Adam Smith and the Character of Virtue
Cambridge University Press, 2009.
by Defining Wisdom Project grantee Dr. Ryan Hanley
"Recent years have witnessed a renewed debate over the costs at which
the benefits of free markets have been bought. This book revisits the
moral and political philosophy of Adam Smith, capitalism's founding
father, to recover his understanding of the morals of the market age.
In so doing it illuminates a crucial albeit overlooked side of Smith's
project: his diagnosis of the ethical ills of commercial societies and
the remedy he advanced to cure them. Focusing on Smith's analysis of
the psychological and social ills endemic to commercial society -
anxiety and restlessness, inauthenticity and mediocrity, alienation and
individualism - it argues that Smith sought to combat corruption by
cultivating the virtues of prudence, magnanimity, and beneficence. The
result constitutes a new morality for modernity, at once a synthesis of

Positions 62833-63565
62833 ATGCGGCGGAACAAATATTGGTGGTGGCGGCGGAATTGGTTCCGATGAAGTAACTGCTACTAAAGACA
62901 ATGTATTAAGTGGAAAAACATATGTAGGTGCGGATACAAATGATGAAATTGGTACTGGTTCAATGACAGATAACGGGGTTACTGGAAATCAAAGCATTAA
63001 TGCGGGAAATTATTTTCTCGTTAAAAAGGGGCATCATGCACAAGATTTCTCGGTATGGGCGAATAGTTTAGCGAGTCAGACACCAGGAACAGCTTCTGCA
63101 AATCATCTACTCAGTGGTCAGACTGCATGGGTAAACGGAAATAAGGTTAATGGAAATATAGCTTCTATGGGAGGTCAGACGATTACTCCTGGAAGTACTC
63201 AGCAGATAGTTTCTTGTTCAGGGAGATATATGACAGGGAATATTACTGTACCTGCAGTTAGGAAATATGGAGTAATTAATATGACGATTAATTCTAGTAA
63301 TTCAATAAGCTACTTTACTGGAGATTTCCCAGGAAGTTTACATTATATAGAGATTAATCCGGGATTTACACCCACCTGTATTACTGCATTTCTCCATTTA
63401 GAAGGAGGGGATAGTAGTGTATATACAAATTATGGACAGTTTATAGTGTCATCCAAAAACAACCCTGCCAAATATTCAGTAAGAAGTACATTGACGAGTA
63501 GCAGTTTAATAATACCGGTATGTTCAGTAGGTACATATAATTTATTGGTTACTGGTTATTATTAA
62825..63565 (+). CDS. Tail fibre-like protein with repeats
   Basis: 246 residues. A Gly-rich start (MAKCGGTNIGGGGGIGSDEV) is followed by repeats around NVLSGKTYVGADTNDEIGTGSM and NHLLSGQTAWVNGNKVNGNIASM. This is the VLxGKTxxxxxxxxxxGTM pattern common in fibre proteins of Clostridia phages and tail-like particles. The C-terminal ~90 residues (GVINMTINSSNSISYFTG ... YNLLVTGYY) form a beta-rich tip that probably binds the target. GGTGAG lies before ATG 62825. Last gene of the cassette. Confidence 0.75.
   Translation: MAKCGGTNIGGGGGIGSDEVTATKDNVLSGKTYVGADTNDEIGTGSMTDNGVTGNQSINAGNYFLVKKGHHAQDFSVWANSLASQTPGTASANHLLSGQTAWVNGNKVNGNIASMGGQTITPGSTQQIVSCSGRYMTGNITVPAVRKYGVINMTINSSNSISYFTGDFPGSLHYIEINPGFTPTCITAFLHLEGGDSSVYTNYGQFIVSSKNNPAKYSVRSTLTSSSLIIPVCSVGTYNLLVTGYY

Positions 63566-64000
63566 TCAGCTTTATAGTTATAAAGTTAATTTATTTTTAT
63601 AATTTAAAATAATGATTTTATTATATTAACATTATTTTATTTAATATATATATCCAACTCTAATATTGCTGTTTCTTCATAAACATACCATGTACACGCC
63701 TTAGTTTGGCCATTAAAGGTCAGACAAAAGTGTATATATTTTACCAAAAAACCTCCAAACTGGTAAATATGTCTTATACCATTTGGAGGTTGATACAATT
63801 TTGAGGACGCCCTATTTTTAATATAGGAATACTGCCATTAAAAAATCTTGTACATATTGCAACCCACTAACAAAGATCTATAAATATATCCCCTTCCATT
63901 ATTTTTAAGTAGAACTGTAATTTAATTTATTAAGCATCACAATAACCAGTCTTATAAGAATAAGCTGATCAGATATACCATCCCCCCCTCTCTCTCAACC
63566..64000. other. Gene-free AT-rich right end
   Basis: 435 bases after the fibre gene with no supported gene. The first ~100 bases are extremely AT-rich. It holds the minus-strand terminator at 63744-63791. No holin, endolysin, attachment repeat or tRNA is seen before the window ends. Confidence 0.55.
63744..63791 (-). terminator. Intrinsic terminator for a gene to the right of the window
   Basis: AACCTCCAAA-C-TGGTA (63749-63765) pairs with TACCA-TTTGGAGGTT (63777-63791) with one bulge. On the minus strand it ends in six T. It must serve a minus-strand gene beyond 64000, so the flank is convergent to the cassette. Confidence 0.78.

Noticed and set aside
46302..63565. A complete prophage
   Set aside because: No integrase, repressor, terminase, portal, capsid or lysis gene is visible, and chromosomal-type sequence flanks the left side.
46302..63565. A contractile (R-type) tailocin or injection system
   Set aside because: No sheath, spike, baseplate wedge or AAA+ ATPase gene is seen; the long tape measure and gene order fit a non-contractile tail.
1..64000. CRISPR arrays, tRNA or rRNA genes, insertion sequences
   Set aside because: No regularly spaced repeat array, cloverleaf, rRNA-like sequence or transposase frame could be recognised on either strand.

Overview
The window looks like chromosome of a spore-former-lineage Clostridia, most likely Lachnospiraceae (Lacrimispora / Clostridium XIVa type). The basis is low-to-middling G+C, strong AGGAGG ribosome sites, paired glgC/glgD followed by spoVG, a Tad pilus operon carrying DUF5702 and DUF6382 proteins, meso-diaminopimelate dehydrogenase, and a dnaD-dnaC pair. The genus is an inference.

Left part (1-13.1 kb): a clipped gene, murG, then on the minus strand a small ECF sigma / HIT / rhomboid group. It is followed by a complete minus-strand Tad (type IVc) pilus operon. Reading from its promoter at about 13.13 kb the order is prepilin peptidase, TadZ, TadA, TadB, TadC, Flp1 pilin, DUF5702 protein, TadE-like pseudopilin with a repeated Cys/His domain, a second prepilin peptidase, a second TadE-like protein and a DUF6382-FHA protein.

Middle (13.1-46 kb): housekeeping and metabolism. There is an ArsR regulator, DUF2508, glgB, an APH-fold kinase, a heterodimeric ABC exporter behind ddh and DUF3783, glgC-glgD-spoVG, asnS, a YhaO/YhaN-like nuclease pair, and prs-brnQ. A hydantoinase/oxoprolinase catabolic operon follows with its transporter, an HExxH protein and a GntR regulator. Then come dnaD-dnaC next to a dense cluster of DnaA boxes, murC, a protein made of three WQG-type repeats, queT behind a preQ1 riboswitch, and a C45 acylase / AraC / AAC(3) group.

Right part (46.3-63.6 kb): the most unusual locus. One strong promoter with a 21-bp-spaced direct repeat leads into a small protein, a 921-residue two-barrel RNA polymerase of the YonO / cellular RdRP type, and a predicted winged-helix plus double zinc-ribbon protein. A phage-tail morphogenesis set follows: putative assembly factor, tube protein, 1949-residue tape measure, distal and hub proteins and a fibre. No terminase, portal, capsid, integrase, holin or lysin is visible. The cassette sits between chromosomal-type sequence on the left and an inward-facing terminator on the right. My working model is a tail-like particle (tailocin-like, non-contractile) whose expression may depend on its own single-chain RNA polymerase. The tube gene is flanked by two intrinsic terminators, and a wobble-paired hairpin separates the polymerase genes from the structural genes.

commercial, classical, and Christian virtues and a normative response
to one of the most pressing political problems of Smith's day and ours.
Ryan Patrick Hanley is Assistant Professor of Political Science at
Marquette University. His research in the history of political
philosophy has appeared in the American Political Science Review, the
American Journal of Political Science, the Review of Politics, History
of Political Thought, the European Journal of Political Theory, and
other academic journals and edited volumes. He is also the editor of
the forthcoming Penguin Classics edition of Adam Smith's Theory of
Moral Sentiments, featuring an introduction by Amartya Sen, and a
co-editor, with Darrin McMahon, of The Enlightenment: Critical Concepts
Go to the publisher's website.
(Something interesting I found)Posted: Monday, September 14, 2009